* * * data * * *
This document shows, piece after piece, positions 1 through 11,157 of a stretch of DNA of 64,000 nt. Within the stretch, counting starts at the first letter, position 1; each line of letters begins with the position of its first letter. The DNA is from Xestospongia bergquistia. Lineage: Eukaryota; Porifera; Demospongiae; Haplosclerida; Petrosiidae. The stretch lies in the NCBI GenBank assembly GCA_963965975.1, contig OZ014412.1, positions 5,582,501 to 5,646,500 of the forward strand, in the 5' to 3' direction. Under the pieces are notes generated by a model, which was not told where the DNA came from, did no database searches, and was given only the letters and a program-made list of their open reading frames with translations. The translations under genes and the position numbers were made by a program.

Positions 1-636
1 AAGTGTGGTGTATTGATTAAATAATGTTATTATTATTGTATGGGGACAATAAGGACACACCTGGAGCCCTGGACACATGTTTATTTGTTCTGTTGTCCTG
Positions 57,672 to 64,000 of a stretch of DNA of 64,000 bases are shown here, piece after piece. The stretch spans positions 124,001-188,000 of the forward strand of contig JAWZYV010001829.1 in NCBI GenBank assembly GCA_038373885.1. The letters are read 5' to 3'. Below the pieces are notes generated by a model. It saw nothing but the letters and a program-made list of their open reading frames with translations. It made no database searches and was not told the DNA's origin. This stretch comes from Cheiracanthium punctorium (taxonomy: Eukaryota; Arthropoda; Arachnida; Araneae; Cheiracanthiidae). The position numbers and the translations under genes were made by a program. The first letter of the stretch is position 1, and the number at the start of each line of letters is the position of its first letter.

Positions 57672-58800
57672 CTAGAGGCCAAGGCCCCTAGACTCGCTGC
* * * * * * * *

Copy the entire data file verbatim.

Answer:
This document shows, piece after piece, positions 1 through 11,157 of a stretch of DNA of 64,000 nt. Within the stretch, counting starts at the first letter, position 1; each line of letters begins with the position of its first letter. The DNA is from Xestospongia bergquistia. Lineage: Eukaryota; Porifera; Demospongiae; Haplosclerida; Petrosiidae. The stretch lies in the NCBI GenBank assembly GCA_963965975.1, contig OZ014412.1, positions 5,582,501 to 5,646,500 of the forward strand, in the 5' to 3' direction. Under the pieces are notes generated by a model, which was not told where the DNA came from, did no database searches, and was given only the letters and a program-made list of their open reading frames with translations. The translations under genes and the position numbers were made by a program.

Positions 1-636
1 AAGTGTGGTGTATTGATTAAATAATGTTATTATTATTGTATGGGGACAATAAGGACACACCTGGAGCCCTGGACACATGTTTATTTGTTCTGTTGTCCTG
Positions 57,672 to 64,000 of a stretch of DNA of 64,000 bases are shown here, piece after piece. The stretch spans positions 124,001-188,000 of the forward strand of contig JAWZYV010001829.1 in NCBI GenBank assembly GCA_038373885.1. The letters are read 5' to 3'. Below the pieces are notes generated by a model. It saw nothing but the letters and a program-made list of their open reading frames with translations. It made no database searches and was not told the DNA's origin. This stretch comes from Cheiracanthium punctorium (taxonomy: Eukaryota; Arthropoda; Arachnida; Araneae; Cheiracanthiidae). The position numbers and the translations under genes were made by a program. The first letter of the stretch is position 1, and the number at the start of each line of letters is the position of its first letter.

Positions 57672-58800
57672 CTAGAGGCCAAGGCCCCTAGACTCGCTGC